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7 May 2009 Demonstration of flexible nanocomposite NIR mirror
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Thin film metal oxide coatings have been used for commercial electromagnetic filters from the UV to infra red regions for over half a century. Deposition onto a substrate has typically been accomplished using vapor deposition techniques and more recently sol-gel methods. These coatings provide very good optical performance under abrasion, thermal cycles and variable humidity when applied on substrates with similar thermal and mechanical properties. When conventional metal oxide coatings are applied to flexible, relatively soft substrates such as polymers, mismatches in mechanical properties can reduce interfacial adhesion or accelerate mechanical failures. The authors recently showed that a thin film polymer nanocomposite can be applied on a polymer substrate and maintain adhesion even under high strains. This paper describes the demonstration of an IR mirror using fifteen discrete layers with an IR-reflectance that exceeds 90 percent at 1064 nm and transparent in the visible spectrum. We will present the results with thin film stacks containing over 15 discrete layers for IR mirror applications, and our recent work shows that the technology can produce thin film stacks containing 30 layers or more. Furthermore these coatings have high flexibility and can be applied to curved polymer substrates. These IR mirrors can withstand thermal cycling and large strains much better than those made using the state of the art techniques.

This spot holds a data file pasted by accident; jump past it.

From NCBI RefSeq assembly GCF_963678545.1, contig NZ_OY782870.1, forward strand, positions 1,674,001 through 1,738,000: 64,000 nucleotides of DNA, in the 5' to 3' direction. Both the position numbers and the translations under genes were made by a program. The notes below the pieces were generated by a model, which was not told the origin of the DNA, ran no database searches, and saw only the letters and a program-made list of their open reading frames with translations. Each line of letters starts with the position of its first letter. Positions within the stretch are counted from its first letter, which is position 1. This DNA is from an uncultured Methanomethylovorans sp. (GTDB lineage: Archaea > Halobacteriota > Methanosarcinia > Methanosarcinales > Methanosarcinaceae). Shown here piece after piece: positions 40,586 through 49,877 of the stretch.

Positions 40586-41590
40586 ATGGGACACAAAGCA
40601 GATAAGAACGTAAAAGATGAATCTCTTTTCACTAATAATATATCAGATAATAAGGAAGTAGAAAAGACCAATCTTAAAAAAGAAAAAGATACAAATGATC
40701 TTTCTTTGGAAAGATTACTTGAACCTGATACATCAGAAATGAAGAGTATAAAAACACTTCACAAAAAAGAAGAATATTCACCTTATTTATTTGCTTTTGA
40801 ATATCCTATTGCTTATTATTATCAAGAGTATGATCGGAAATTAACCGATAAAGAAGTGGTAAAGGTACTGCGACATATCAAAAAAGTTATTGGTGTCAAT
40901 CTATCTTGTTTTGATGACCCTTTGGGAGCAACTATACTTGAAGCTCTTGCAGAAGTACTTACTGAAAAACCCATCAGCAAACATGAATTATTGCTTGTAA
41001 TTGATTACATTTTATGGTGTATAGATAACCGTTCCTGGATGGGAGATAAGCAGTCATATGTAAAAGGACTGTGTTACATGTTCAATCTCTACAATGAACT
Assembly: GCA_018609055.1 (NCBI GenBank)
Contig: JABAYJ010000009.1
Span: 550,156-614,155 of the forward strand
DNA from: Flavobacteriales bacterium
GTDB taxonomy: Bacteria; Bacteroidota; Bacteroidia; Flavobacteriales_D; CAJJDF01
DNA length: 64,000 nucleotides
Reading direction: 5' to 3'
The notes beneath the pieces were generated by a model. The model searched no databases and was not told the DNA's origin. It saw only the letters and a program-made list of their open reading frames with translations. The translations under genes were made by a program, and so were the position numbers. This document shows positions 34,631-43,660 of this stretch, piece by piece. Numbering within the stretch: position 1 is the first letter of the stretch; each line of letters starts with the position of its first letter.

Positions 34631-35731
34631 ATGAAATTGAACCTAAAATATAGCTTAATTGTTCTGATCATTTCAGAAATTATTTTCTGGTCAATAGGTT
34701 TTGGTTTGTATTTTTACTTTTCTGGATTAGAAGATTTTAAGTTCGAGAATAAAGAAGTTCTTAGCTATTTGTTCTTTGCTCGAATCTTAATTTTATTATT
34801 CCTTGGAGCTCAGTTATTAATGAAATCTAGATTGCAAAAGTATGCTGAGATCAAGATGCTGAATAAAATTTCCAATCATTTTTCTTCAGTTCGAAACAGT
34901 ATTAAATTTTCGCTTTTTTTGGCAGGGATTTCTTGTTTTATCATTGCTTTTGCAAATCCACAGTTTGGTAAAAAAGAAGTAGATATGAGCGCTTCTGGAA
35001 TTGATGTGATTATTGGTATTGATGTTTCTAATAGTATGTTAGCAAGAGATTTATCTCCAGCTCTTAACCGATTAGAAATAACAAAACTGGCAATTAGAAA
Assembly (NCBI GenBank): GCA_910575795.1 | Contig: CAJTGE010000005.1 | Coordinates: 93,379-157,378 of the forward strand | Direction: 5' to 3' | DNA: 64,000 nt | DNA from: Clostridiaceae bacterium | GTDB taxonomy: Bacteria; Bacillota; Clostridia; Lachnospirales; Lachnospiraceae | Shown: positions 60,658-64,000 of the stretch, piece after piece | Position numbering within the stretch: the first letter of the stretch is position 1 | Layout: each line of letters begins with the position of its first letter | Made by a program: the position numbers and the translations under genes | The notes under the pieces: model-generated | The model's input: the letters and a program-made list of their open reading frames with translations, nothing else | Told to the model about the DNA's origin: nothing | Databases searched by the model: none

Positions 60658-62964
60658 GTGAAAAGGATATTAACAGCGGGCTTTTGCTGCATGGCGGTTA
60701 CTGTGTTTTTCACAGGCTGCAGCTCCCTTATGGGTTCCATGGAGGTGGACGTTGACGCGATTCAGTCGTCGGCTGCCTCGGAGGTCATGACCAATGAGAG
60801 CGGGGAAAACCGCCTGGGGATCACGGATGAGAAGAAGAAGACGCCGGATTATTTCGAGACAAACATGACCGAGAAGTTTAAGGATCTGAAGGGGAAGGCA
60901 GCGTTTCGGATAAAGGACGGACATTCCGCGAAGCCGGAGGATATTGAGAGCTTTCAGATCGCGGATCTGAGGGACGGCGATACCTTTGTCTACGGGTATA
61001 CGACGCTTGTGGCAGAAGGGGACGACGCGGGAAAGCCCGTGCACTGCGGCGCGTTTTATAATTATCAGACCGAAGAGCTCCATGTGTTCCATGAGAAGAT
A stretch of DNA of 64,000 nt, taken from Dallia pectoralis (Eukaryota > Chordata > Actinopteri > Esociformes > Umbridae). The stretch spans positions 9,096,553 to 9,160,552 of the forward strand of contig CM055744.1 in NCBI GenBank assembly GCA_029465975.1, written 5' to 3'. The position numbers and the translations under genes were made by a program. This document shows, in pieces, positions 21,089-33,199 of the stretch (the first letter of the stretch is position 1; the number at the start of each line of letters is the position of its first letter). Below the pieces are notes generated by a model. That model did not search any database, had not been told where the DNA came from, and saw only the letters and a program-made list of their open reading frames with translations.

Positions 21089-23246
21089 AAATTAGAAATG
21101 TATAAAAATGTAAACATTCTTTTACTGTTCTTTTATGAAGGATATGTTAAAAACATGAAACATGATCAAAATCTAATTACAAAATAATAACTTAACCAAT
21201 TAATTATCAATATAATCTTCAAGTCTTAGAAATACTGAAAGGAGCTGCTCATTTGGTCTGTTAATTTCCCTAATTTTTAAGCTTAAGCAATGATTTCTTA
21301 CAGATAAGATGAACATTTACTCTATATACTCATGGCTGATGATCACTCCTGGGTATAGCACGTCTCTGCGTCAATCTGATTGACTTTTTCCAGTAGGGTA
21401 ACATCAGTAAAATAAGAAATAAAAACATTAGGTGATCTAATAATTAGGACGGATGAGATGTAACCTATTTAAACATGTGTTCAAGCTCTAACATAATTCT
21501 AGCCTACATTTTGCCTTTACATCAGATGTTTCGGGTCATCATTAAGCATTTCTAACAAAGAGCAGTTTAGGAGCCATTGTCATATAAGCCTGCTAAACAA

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Thad Druffel and Eric Grulke "Demonstration of flexible nanocomposite NIR mirror", Proc. SPIE 7298, Infrared Technology and Applications XXXV, 729812 (7 May 2009);

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